And it's that - that coming together of people working around the system, doing what needs to be done so that the business could keep running but that we, the actual human beings, could have our time - that makes me well up just sitting here writing about it, even over a month after it happened. Because the world doesn't stop for pain, or for tragedy, or for loss. We stop. The world itself is fairly indifferent. It's we who care, it's we who make the meaning. Tragedy takes us out of the world, makes us take stock and, hopefully, wakes us up to what's really important. And the days pass, and the earth keeps turning, and the tables do too. Before you know it you're right back to complaining about your shitty section, or the or the bad tip, or your managers or your coworkers or whatever whatever. But for a few days last month each of us knew what was really important, and each of us treated each other with genuine warmth and grace and care – like actual human beings.

Tuesday, February 15, 2011

Ignorance may not be bliss, but at least it's a handy excuse

To see what is right, and not to do it, is want of courage or of principle


One of the greatest abilities of the human mind seems to be the ability to completely ignore that which we know to be true, especially if we believe that accepting that truth and acting appropriately will cause any pain, anxiety or stress (and sometimes just minor inconvenience). To wit: over the weekend I finally got around to watching the documentary Food, Inc. For those not familiar, it's a documentary about the business of food in America, and isn't very pretty. Basically if you eat anything from a grocery store, fast food outlet, or most restaurants, you're participating in a system that not only causes tremendous amounts of suffering for animals, but is responsible for destroying small farms, harming the environment, contributing to the oil crisis, putting all kinds of chemicals (including poisons) in what we eat and drink, and creating food that is not just unhealthy but can be downright dangerous. It's also a system that perpetuates government corruption, gives billions of dollars to a very small handful of corporations who are only gaining more and more control over what we eat and drink, and it's all only getting worse. It's one of those documentaries where you can't help but be outraged, and more than a little sick. It makes you want to change everything - which is exactly why I've been purposefully avoiding it since it came out in 2008.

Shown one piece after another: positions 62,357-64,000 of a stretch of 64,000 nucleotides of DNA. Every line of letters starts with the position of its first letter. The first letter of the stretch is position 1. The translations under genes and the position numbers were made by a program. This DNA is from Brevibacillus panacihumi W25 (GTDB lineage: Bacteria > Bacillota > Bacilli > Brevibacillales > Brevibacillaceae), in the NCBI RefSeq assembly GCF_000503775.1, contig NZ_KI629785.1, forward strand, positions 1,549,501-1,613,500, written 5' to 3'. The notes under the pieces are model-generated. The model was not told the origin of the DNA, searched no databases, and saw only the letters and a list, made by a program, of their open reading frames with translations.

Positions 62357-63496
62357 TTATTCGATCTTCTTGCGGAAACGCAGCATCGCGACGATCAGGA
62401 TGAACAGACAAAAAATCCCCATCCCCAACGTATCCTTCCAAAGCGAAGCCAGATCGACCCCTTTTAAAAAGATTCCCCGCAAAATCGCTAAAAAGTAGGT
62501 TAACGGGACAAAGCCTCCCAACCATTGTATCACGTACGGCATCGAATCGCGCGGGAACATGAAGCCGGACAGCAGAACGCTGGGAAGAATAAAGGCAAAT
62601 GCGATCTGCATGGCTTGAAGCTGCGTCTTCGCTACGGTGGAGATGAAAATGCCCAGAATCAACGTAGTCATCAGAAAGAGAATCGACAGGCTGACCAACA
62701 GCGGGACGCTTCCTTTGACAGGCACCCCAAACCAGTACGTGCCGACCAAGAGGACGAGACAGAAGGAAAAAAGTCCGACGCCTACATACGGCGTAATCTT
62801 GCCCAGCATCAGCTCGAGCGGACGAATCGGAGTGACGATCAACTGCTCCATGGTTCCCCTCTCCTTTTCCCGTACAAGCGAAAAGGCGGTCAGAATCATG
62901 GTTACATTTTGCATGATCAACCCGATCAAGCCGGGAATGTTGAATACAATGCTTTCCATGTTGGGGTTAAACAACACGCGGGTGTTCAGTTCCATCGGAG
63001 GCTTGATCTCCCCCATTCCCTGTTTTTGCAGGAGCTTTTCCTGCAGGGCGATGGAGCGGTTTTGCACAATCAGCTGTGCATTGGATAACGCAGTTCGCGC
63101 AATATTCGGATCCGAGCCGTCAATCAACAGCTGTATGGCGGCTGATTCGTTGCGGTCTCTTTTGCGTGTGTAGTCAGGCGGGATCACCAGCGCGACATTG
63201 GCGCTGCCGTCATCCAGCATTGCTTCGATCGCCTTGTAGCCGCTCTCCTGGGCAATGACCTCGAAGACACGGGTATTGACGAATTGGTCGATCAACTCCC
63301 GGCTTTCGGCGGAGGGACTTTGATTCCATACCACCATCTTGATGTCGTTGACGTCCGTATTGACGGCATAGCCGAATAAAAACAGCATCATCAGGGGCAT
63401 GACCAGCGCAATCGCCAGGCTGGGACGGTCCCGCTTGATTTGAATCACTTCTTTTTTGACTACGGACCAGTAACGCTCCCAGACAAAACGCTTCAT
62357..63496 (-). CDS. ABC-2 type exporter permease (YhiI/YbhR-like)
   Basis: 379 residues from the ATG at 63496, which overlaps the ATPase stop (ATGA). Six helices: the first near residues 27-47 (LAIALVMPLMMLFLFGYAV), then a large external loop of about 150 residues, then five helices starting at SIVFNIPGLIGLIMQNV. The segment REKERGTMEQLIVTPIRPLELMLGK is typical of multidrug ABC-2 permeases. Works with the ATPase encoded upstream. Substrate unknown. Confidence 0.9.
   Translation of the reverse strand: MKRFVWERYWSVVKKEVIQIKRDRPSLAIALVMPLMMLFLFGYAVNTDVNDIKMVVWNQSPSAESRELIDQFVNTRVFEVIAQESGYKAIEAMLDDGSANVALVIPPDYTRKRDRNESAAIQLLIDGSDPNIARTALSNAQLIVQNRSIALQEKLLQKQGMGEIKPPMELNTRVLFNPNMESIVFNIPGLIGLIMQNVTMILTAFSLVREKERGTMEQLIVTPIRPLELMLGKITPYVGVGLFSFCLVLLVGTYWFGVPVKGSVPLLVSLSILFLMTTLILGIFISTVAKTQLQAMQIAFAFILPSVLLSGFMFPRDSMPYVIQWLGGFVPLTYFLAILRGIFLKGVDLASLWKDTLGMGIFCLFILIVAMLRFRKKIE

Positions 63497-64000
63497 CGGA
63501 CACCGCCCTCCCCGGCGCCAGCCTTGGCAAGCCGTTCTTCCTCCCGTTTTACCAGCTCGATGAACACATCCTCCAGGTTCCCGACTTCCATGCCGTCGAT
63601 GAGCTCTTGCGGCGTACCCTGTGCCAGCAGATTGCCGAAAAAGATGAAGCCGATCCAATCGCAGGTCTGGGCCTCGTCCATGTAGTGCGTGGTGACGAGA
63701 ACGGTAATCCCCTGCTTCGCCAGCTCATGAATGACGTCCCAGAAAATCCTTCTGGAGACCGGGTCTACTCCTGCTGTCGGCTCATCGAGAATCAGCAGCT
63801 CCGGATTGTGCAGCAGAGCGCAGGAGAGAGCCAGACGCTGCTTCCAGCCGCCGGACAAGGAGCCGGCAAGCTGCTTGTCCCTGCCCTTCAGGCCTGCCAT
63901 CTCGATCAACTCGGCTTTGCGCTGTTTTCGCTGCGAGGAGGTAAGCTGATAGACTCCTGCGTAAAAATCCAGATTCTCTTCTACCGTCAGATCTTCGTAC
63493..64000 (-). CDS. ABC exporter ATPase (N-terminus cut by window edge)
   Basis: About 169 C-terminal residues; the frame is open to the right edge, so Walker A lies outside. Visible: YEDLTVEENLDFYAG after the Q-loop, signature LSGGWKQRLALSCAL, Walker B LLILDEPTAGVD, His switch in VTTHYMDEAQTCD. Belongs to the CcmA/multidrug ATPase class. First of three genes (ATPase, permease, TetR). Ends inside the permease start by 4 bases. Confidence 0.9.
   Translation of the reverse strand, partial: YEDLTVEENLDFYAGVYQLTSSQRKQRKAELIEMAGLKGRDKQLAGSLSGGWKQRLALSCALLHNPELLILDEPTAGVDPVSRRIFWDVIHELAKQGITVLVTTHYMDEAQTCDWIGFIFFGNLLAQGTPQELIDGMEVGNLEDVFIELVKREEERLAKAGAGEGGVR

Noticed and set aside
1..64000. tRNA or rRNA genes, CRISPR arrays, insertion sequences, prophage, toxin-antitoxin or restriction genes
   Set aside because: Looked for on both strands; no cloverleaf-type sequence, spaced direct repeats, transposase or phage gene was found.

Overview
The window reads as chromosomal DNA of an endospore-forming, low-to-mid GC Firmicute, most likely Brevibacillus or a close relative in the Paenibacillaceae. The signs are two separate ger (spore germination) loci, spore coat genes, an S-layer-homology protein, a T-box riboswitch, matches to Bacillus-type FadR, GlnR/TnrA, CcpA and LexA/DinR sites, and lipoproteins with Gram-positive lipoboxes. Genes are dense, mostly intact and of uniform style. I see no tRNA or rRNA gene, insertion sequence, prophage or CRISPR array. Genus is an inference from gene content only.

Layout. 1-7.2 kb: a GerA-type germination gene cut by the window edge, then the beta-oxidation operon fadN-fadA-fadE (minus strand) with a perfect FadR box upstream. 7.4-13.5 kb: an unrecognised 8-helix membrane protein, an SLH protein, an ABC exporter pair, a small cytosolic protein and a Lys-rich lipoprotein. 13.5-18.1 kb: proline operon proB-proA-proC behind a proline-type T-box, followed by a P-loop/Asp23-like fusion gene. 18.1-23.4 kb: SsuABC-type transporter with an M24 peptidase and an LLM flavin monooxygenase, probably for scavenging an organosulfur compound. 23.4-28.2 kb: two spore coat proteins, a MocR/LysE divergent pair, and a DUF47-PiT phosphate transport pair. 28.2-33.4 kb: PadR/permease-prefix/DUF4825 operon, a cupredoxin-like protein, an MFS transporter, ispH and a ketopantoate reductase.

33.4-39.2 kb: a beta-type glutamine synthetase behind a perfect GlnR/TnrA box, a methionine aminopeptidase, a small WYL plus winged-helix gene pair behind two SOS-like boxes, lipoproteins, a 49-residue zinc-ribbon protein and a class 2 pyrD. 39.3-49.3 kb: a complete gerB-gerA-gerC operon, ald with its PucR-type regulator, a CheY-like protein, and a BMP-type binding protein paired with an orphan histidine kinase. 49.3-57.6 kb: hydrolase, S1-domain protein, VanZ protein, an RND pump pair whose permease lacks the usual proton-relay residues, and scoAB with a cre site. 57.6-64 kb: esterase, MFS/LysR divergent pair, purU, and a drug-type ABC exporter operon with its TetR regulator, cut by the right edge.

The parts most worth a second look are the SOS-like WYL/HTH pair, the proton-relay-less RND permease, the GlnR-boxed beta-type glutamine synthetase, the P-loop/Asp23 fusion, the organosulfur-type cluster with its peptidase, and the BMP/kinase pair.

To really change my behavior the way the facts of the matter tell me I should basically means completely changing how and what I eat. First of all, forget about all fast-food/casual dining restaurants, and pretty much all sit-down restaurants as well. Secondly, any beef I eat is going to have to be grass-fed, and any chicken has to be free-range. That's not cheap. I can eat fish, but there are so many toxins in our fish now that you're only supposed to have it a couple of times a week. Also, all my produce (and the meat too, for that matter) should only be sourced locally or come from farmers' markets (did I mention I live in Chicago?) because of the amount of gas needed to drive our food everywhere (the average meal takes about 1500 miles to get from the farm to your plate). Taken all together, that's an immense shift in my day-to-day life, and I honestly don't know if I'm up for it.